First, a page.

The answer? Putting the crew into a state of torpor. Torpor is essentially a state of deep sleep, quite like a human form of hibernation, where the body’s core temperature is reduced (not frozen).
Scientists are working on achieving a successful state of torpor by extending the current and evolving medical practice of Therapeutic Hypothermia (TH). TH is currently used for the treatment of various traumatic injuries by lowering a patient's body temperature by 5 to 10 degrees Fahrenheit. This causes their metabolism to reduce significantly and the body to enter an unconscious state.
Currently, TH can be maintained for a maximum period of 14 days, but scientist are now investigating the possibility of it being used for much longer periods.
Mar 07, 2018 ISS Comments (0)
The age of automation is upon us. Whether you like it or not, your car will eventually be driving you home from work and your fridge will be ordering avocados from the store because it knows Monday is Mexican night and your tacos must have guacamole!
The advancements in artificial intelligence, robotics, internet technologies and cloud computing are increasing at a rapid rate. In aviation, automation technology has in fact been around for decades and was introduced to increase precision and economy of operations while reducing pilot workload and training requirements. The aim was not to replace the pilot but to reduce the number of human-related errors.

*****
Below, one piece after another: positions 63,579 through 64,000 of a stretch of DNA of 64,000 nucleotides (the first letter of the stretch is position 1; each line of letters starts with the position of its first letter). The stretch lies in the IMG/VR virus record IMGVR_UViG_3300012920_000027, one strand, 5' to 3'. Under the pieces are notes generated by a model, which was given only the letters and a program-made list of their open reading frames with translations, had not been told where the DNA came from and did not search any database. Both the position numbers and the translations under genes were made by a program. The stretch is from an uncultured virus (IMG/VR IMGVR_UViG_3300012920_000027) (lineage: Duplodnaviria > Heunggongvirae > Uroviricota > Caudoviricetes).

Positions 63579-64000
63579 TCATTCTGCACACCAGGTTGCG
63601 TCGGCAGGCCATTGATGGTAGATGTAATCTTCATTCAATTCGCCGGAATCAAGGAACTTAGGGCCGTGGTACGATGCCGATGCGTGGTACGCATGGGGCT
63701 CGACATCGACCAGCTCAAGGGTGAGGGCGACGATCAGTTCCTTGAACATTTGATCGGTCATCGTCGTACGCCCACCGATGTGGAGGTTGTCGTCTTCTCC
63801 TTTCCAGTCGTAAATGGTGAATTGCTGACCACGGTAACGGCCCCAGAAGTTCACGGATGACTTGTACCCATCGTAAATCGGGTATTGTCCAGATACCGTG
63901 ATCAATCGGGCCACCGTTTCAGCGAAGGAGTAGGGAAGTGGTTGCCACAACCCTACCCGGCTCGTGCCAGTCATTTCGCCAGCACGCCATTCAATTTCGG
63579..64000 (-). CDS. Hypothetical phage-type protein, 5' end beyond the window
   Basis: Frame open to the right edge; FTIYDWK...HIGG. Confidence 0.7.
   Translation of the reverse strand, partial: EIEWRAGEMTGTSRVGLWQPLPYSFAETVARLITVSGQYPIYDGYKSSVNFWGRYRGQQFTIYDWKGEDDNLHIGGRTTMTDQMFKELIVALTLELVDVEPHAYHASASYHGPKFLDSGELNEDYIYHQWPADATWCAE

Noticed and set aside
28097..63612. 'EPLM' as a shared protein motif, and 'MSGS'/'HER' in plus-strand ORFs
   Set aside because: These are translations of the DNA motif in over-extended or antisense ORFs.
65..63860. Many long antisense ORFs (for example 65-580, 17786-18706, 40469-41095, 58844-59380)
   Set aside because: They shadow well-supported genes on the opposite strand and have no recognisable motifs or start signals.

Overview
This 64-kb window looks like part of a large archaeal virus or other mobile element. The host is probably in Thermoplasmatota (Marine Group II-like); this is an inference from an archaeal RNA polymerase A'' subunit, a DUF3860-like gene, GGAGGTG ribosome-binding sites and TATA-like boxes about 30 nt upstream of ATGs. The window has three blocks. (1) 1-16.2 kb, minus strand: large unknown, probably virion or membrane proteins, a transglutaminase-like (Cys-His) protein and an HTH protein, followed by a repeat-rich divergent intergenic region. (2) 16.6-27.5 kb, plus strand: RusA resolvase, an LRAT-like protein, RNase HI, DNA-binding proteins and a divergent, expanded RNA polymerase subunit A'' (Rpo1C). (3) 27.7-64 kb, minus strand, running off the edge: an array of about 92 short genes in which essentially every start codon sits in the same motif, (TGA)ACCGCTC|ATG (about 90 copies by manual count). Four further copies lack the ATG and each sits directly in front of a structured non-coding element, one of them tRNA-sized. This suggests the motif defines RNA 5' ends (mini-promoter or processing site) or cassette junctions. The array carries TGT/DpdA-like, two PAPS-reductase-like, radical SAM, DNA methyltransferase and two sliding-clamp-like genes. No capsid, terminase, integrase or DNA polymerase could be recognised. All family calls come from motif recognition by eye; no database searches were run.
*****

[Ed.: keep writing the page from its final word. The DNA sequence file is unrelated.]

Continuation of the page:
Automation developments are creating workplaces of the future in which people have more time to think and do, while devices run and gather data to complete jobs in quicker time than originally thought possible. Automation is bringing significant advantages in safety and productivity for organisations.
Feb 09, 2018 ISS Comments (0)
The team at ISS are seasoned travellers, working with clients and attending events around the globe. We may have a few around the world trips under our belts, however we certainly aren’t breaking any records like Andrew Fisher.
Andrew, an airline executive, recently circled the globe, flying 3 different airlines in a record-breaking 52 hours and 34 minutes. His trip begun in Shanghai, where he boarded a flight to Auckland, then Buenos Aires and Amsterdam before returning to Shanghai.
Having been in transit for a short total of 5.5 hours, Andrew admitted that travelling continuously is emotionally and physically taxing. When we are travelling long distances, we like to: